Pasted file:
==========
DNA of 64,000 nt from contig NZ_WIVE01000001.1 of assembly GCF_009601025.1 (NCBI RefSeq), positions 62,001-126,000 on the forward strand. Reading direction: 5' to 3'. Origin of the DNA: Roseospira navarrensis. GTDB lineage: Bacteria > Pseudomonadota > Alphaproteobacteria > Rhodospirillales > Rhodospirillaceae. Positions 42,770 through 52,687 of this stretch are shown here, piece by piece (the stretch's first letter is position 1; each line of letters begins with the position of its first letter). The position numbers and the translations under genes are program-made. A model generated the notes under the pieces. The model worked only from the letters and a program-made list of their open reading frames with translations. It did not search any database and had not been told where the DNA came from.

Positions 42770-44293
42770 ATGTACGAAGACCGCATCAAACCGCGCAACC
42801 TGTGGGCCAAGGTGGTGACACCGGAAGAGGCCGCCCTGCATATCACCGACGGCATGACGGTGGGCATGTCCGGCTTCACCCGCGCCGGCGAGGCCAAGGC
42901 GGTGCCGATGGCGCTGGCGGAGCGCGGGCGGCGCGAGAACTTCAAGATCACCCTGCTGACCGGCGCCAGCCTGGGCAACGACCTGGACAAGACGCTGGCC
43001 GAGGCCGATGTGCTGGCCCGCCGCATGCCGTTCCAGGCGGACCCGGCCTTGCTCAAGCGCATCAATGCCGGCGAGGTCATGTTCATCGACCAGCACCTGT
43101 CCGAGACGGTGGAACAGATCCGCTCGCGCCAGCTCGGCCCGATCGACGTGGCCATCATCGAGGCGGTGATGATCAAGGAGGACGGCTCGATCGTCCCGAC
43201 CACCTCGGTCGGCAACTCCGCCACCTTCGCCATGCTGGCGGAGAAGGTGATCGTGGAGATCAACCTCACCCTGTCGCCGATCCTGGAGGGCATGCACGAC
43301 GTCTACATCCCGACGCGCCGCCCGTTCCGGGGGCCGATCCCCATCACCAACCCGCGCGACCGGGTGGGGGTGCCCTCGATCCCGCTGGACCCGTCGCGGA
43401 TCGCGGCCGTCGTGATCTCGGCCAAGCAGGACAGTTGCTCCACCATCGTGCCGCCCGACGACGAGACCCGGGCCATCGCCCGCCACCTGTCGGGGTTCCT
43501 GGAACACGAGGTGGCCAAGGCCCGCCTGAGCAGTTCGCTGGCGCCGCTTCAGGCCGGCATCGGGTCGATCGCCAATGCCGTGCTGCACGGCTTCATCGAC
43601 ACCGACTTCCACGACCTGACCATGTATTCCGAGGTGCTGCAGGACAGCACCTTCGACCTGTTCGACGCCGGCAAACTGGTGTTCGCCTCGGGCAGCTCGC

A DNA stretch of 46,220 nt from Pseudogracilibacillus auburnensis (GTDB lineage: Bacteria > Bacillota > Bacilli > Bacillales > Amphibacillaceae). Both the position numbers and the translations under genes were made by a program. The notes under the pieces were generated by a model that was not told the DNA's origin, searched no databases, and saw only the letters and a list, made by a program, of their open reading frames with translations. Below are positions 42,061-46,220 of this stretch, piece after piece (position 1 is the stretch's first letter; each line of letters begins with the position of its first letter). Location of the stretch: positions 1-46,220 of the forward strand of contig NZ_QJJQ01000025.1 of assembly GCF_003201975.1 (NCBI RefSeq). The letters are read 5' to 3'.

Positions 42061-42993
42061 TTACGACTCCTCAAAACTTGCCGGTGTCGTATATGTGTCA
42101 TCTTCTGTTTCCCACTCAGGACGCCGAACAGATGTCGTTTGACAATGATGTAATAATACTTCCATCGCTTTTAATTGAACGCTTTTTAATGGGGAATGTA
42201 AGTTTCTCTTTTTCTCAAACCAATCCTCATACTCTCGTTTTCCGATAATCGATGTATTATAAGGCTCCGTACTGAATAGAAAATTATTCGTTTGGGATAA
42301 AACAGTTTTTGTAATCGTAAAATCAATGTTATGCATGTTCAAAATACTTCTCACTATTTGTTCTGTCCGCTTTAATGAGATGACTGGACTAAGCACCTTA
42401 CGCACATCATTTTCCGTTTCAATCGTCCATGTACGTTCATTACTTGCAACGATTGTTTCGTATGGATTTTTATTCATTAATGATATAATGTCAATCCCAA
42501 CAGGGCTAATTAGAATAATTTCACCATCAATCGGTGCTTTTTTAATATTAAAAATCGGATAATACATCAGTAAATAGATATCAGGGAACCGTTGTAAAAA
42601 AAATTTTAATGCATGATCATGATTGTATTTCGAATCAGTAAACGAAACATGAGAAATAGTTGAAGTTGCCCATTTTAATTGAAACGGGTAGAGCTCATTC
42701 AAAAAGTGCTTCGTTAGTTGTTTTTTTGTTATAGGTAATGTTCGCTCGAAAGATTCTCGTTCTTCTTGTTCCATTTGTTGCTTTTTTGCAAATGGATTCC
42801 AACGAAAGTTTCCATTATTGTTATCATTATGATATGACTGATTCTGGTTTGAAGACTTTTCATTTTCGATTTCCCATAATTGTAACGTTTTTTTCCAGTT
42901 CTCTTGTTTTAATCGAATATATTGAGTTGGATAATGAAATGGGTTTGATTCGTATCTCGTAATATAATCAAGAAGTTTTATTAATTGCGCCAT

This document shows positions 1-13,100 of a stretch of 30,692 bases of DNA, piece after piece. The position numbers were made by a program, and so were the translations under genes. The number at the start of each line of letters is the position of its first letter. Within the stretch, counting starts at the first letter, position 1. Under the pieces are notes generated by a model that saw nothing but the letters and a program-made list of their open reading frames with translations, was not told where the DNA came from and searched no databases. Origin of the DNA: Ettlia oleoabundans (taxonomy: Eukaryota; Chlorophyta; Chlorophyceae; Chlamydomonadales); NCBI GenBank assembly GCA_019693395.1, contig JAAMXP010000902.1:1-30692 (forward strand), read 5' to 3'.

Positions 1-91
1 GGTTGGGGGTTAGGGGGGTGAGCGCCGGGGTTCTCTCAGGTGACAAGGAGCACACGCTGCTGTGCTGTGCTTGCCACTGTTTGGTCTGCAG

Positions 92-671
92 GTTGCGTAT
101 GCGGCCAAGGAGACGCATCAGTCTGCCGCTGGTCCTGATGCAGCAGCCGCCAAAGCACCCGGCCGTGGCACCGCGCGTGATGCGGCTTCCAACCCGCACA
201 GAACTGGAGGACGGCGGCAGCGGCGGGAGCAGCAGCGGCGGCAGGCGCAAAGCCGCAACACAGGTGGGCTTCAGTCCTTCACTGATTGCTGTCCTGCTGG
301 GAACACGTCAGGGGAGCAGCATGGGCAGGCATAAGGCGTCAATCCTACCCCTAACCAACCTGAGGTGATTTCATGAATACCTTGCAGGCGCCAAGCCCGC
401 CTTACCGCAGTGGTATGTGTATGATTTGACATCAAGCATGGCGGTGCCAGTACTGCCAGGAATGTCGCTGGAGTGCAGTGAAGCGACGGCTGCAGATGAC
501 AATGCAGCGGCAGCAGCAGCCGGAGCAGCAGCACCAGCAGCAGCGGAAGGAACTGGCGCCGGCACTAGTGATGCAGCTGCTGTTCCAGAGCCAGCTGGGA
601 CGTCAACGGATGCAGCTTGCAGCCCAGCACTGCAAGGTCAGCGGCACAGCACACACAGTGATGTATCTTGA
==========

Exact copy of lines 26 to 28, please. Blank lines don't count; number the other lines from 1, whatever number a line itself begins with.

Positions 1-91
1 GGTTGGGGGTTAGGGGGGTGAGCGCCGGGGTTCTCTCAGGTGACAAGGAGCACACGCTGCTGTGCTGTGCTTGCCACTGTTTGGTCTGCAG

Positions 92-671